Cartier, the jewellery maker whose clients have included the UK royal family and Russian Tsar Nicholas II, is accelerating boutique openings in the Middle East and the US to be prepared if the Chinese market slows down.
The jeweller is adding more shops in the Middle East, Europe and the US to diversify its risk, said Bernard Fornas, chief executive officer of the brand, a unit of Cie Financiere Richemont. He declined to give numbers for openings.
“You have to prepare yourself for the worst when everything is going well,” he said in an interview at the Geneva watch fair. “Let’s be careful about overdependence.”
Richemont said sales in the three months through December rose 33 percent, led by a 57 percent jump in the Asia-Pacific region.
Cartier will continue adding boutiques in China, where it has about 37 shops, as the country is “so big and so rich” it still has a “lot of potential,” Fornas said. Cartier is also preparing itself for a possible slowdown there, the executive said, without making any predictions on Chinese demand.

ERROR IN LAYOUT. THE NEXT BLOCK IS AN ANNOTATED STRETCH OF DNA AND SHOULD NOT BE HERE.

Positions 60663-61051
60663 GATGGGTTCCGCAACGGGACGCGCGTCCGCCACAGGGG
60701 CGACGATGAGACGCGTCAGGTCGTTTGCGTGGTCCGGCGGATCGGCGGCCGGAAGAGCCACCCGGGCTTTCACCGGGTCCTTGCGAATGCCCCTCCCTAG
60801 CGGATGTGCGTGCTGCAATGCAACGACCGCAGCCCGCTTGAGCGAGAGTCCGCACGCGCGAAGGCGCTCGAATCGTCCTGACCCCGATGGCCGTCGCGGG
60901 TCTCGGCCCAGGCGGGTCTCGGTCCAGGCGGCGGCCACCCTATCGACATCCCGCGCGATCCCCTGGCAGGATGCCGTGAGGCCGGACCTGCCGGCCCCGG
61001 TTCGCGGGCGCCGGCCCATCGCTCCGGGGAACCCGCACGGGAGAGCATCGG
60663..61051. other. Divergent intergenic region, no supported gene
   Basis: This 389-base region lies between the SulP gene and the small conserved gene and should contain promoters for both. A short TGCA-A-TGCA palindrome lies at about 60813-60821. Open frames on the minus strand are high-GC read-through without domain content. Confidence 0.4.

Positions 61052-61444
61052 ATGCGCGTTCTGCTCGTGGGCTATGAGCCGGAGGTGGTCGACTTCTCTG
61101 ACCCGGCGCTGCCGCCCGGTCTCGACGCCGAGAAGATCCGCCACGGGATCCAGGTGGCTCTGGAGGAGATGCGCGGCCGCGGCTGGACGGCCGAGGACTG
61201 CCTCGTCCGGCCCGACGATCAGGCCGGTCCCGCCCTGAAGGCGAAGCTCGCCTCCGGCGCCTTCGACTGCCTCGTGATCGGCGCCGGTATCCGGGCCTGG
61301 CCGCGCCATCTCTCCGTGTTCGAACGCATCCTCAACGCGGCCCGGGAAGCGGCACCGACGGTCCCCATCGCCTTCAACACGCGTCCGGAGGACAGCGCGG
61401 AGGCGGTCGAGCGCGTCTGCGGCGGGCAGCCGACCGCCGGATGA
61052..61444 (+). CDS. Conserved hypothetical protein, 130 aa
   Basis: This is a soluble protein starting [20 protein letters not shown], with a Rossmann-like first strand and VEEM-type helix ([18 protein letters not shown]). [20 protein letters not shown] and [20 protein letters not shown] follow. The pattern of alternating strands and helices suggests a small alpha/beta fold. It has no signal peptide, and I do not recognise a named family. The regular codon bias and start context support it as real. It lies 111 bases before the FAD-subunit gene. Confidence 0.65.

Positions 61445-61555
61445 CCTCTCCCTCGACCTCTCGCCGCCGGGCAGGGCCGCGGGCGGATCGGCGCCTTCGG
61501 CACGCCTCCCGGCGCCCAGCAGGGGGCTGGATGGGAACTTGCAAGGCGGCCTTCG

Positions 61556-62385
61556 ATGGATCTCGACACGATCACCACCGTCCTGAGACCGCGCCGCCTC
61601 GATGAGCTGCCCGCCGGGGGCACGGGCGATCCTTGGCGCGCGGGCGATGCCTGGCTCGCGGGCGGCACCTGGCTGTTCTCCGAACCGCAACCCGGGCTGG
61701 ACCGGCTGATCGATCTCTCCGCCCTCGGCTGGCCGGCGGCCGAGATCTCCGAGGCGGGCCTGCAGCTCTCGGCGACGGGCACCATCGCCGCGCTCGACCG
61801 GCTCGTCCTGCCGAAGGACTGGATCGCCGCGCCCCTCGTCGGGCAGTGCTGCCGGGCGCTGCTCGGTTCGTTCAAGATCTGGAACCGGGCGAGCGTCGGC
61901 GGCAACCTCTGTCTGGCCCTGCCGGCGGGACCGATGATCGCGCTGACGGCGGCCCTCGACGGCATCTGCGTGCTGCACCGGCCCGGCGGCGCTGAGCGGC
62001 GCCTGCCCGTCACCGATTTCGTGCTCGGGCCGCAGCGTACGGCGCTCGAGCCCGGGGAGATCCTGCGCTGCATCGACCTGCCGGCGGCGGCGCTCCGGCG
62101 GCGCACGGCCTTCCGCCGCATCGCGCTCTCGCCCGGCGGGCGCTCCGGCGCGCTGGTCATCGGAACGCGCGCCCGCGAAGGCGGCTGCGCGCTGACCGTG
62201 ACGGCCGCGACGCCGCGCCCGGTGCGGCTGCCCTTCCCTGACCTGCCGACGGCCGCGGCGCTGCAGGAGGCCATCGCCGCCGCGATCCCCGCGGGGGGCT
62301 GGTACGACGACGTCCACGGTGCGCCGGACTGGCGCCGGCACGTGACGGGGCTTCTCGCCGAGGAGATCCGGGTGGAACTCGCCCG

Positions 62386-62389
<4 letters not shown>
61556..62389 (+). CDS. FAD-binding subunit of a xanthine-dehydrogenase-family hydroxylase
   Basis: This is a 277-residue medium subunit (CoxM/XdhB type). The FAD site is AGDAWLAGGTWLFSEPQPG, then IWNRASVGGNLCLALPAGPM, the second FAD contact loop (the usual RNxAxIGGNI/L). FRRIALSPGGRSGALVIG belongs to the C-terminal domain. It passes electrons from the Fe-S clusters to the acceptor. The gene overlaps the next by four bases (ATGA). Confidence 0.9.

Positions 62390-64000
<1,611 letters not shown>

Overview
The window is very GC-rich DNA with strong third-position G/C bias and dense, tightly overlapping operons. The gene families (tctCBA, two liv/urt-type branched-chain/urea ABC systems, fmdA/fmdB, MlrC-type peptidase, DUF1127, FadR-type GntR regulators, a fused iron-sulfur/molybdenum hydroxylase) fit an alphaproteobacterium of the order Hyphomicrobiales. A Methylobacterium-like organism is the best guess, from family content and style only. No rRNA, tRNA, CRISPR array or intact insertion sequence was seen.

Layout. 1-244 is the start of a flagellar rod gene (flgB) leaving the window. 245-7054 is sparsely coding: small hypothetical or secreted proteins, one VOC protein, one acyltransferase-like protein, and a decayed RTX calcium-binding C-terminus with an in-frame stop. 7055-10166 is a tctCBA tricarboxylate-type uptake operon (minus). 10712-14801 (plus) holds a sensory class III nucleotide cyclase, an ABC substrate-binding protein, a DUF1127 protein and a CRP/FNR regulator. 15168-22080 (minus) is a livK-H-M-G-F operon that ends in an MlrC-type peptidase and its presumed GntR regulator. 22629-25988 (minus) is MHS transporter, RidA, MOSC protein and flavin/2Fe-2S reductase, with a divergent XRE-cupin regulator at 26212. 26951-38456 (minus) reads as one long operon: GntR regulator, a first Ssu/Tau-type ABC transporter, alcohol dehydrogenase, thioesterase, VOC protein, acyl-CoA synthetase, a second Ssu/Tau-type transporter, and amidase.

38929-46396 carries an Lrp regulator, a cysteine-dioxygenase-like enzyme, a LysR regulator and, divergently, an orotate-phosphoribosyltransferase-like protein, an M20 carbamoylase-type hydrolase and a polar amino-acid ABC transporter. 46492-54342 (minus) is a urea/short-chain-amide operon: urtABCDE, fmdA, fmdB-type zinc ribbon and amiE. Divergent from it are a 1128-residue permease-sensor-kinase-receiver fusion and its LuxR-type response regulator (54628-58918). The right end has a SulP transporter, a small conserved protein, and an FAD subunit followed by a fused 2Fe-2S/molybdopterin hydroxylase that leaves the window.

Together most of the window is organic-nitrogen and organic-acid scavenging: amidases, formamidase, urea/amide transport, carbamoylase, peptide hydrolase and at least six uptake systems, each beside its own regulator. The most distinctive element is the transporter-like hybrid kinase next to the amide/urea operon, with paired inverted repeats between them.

“There are always risks everywhere,” he said. “You cannot control the risk, because the risk comes one morning. It can be a disease, it can be a revolution.”
Cartier probably gets about a quarter of its sales from China, Jon Cox, an analyst at Kepler Capital Markets, said by email.
“While there might be a temporary slowdown, it will be more a deceleration from high levels, and I don’t see it going backwards,” he said.
Swiss watch sales in China will probably increase 20 percent to 25 percent this year, slowing from more than 30 percent in 2010, said Rene Weber, an analyst at Bank Vontobel.
Cartier is expanding in the Mideast to benefit from oil wealth as the price of crude trades above $90 a barrel, Fornas said. The brand is also opening larger and better-located shops in Europe and adding stores in the US.
“The US has been slow to take off, but it will come back, I’m sure. They are not dead,” the CEO said. “So let’s be prepared to grasp the potential of all these regions.”
Richemont gets about half its sales from its jewellery unit, which includes Cartier and Van Cleef & Arpels. The jewellery unit’s sales rose 30 percent in the quarter through December.
Fornas, born in 1947, became head of Cartier in 2002 after leading Richemont’s Baume & Mercier brand and following a career that spanned companies from Procter & Gamble to the International Gold Corp and perfume-maker Guerlain.
Cartier’s dates back to 1847, when Louis-Francois Cartier took over the jewellery workshop where he was an apprentice at age 29.